Soprano Fatma Said was all of 20 when, in 2011, she received the Grand Prix on the first Giulio Perotti Worldwide Opera Competitors in Germany. After 4 extra prizes, a yr as a BBC Radio 3 New Technology Artist (2016), and performances at La Scala, Royal Albert Corridor, Wigmore Corridor, and extra, the Egyptian-born, Berlin and Milan-trained artist has launched her first recital, El Nour, on Warner.
What an interesting, intriguing, and boundary-pushing recital it’s. As a substitute of performing with a conventional orchestra, Stated works with an uncommon assortment of artists starting from the marvelous piano accompanist Malcolm Martineau to attractive tattoo-sporting jazz pianist Tim Allhoff, guitarist Rafael Aguirre, ney (end-blown flute) artist Bureu Karadağ, and the vision string quartet (written in decrease case).
Nor would you encounter her repertoire in your typical recital. The recording begins with the three songs of Ravel’s colourful Shéhérazade. Though it’s arduous to not miss the colours of an orchestra, the cycle is superbly accompanied by Martineau with the addition of, in “La Flûte enchantée” (The magic flute), Karadağ on ney. It’s a particular contact, and indicative of a recital designed to underscore the musical intersections of French, Arab, and Spanish tradition.
Over an hour after it begins, the recital ends with 4 Arabic songs. In keeping with Stated, they’re all well-known in Egypt. The primary is very attention-grabbing, as a result of it units poetry by Khalil Gibran. Accompaniment is courtesy of Tamer Pınarbaşı on kanun, Karadağ, Itamar Doari on percussion (riq, darbuka, and so on.), Allhoff, and jazz bassist Henning Sieverts, and, on the ultimate tune, the visions. If that unique combine weren’t sufficient, the jazz artists throw in a little bit of improvisation, and compositions by everybody from Berlioz and Bizet to Manuel de Falla; poet Federico García Lorca, and Fernando Obradors make an look in between.
Stated’s’s effortlessly produced, youth-tinged lyric instrument is a pleasure. Characterization and languages come simply to her, and she or he appears unbound by the strictures of the metronome. Ravel’s “Asie” finds her using the occasional cutesy little accent as she mixes joyful innocence with fetching coyness. The tune’s ending is splendidly mysterious. “La Flûte enchantée” lives as much as its title, and “L’Indifférent” (The detached one) abounds in sensual ambiguity. Whereas her efficiency of the latter won’t erase recollections of these by Victoria de los Angeles and Maggie Teyte (at age 60!) — two inimitable and intensely refined artists who sang with unparalleled intimacy and, like Stated, weren’t French — it offers ample promise of what might quickly come.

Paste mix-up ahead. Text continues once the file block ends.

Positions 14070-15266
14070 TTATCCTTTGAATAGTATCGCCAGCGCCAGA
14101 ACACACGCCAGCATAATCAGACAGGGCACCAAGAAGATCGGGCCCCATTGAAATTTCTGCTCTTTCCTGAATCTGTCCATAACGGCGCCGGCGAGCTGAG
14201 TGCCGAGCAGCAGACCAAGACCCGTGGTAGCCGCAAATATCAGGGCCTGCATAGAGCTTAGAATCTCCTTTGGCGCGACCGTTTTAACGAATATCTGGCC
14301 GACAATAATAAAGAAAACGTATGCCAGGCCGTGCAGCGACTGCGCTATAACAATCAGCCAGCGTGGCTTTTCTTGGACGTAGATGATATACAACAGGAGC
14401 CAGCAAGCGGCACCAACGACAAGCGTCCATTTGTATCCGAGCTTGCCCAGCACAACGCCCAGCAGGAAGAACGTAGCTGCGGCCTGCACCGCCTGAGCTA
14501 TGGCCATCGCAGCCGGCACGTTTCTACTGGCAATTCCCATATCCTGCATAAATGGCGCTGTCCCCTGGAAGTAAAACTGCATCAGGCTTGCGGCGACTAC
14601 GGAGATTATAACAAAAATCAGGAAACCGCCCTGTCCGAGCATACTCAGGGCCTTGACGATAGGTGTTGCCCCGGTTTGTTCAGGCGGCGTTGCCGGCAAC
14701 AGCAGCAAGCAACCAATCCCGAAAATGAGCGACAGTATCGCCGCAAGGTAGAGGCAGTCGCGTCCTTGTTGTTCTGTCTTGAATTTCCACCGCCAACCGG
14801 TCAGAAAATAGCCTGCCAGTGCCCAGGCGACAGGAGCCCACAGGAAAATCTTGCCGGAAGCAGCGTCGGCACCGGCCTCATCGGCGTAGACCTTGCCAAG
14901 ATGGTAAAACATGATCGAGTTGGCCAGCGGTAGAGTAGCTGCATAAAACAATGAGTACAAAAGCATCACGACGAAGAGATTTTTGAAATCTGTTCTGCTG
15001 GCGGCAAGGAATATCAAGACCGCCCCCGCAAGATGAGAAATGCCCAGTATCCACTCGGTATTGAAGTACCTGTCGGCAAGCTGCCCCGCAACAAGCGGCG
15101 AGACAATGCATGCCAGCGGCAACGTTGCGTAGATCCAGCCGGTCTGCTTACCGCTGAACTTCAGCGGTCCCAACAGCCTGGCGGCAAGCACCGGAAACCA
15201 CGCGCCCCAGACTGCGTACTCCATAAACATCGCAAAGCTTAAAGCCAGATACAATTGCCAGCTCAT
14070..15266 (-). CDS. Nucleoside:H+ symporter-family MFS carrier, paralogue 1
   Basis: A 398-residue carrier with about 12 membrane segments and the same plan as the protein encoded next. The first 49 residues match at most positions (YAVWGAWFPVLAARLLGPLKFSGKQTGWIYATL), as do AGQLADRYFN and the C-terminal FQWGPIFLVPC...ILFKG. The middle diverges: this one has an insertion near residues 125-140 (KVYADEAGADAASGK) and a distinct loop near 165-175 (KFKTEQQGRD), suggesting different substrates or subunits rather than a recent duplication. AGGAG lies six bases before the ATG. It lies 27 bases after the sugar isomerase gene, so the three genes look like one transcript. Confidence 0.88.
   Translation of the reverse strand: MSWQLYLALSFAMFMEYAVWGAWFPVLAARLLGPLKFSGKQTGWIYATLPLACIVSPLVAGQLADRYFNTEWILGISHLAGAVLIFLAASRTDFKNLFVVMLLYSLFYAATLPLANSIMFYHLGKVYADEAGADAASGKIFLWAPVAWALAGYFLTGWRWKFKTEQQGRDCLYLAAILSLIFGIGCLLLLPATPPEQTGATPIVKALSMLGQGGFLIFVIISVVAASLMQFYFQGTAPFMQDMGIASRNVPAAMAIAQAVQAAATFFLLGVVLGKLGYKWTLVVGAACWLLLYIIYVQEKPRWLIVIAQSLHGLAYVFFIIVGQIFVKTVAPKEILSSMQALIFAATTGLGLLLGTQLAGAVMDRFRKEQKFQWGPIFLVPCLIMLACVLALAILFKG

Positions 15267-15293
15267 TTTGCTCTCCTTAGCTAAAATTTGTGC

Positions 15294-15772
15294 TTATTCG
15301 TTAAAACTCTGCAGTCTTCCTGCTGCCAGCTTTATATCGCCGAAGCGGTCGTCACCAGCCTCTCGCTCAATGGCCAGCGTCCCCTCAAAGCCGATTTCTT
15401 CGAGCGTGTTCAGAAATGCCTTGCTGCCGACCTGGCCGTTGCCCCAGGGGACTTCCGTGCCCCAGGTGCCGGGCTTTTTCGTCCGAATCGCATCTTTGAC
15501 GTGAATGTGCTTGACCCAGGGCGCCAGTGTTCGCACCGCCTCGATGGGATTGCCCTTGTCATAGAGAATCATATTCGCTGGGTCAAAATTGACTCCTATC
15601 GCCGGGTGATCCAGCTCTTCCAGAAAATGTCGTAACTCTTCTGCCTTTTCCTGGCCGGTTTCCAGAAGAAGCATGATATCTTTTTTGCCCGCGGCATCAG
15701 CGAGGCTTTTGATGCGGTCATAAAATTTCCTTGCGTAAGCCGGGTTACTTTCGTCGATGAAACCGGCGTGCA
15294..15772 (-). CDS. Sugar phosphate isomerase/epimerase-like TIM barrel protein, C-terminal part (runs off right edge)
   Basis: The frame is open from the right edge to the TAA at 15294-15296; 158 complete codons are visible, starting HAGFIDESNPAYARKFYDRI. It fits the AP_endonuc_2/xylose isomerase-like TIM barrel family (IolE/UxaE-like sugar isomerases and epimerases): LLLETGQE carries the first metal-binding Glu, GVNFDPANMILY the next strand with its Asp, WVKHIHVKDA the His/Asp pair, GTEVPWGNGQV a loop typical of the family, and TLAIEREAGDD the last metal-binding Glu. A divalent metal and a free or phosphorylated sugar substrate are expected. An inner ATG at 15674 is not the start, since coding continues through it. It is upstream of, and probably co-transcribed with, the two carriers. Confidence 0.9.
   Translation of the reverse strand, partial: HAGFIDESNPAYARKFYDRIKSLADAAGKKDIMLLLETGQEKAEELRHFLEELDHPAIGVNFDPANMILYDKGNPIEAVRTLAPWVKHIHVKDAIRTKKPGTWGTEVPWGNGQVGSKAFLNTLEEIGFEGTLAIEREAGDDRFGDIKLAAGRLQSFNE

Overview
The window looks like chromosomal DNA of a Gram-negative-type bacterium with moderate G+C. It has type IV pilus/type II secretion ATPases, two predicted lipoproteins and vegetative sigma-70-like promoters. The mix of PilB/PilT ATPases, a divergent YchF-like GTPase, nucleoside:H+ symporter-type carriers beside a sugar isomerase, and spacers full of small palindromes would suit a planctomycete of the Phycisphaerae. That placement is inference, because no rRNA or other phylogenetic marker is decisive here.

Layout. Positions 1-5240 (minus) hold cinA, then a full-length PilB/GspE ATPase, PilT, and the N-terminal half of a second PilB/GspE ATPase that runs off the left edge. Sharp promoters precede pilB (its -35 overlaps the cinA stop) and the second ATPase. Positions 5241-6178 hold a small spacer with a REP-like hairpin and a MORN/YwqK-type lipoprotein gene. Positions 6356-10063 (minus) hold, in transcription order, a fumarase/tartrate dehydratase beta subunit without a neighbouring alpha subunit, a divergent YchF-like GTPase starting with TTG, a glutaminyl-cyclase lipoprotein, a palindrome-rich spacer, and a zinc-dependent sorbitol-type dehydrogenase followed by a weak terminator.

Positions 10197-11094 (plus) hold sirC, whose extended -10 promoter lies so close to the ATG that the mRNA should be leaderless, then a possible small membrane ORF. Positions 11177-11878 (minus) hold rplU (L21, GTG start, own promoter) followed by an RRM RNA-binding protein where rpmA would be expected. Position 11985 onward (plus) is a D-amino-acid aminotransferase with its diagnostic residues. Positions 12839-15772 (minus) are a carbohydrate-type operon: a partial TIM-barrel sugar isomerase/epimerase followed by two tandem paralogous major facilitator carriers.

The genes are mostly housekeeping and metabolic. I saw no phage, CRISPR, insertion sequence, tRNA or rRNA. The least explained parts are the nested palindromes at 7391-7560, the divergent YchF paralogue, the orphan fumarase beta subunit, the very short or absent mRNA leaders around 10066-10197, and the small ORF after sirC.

In Stated’s’s rendition of Obradors’s “Del cabello más sutil” (From that most interesting hair) I hear sturdy echoes of considered one of my favourite tune recordings by Lengthy Seaside-born Arleen Auger. The singing is equally beautiful if only a bit much less transporting, and the guitar accompaniment distinctive and creative. Hector Berlioz’s “Zaïde” finds her sounding at occasions like an especially gutsy soubrette, slowing splendidly within the third verse and singing with compelling verve and nuance. You’ve acquired to listen to it. Typically inflections idiomatic in Egyptian singing floor in different repertoire: all the pieces comes collectively, the truth is, in Philippe Gaubert’s “Le Repos en Égypte” (The remainder in Egypt). The impact reminds at occasions of the little accents favored by Brazilian soprano Bidú Sayão, or the occasional swooping jazz inflections in classical repertoire that displays Renée Fleming’s jazz background.
All through the recital, magnificence and intelligence shine in equal proportion. For an echt Twenty first-century multilingual, multinational recital that reassures and refreshes, I joyfully suggest Fatma Stated’s El Nour.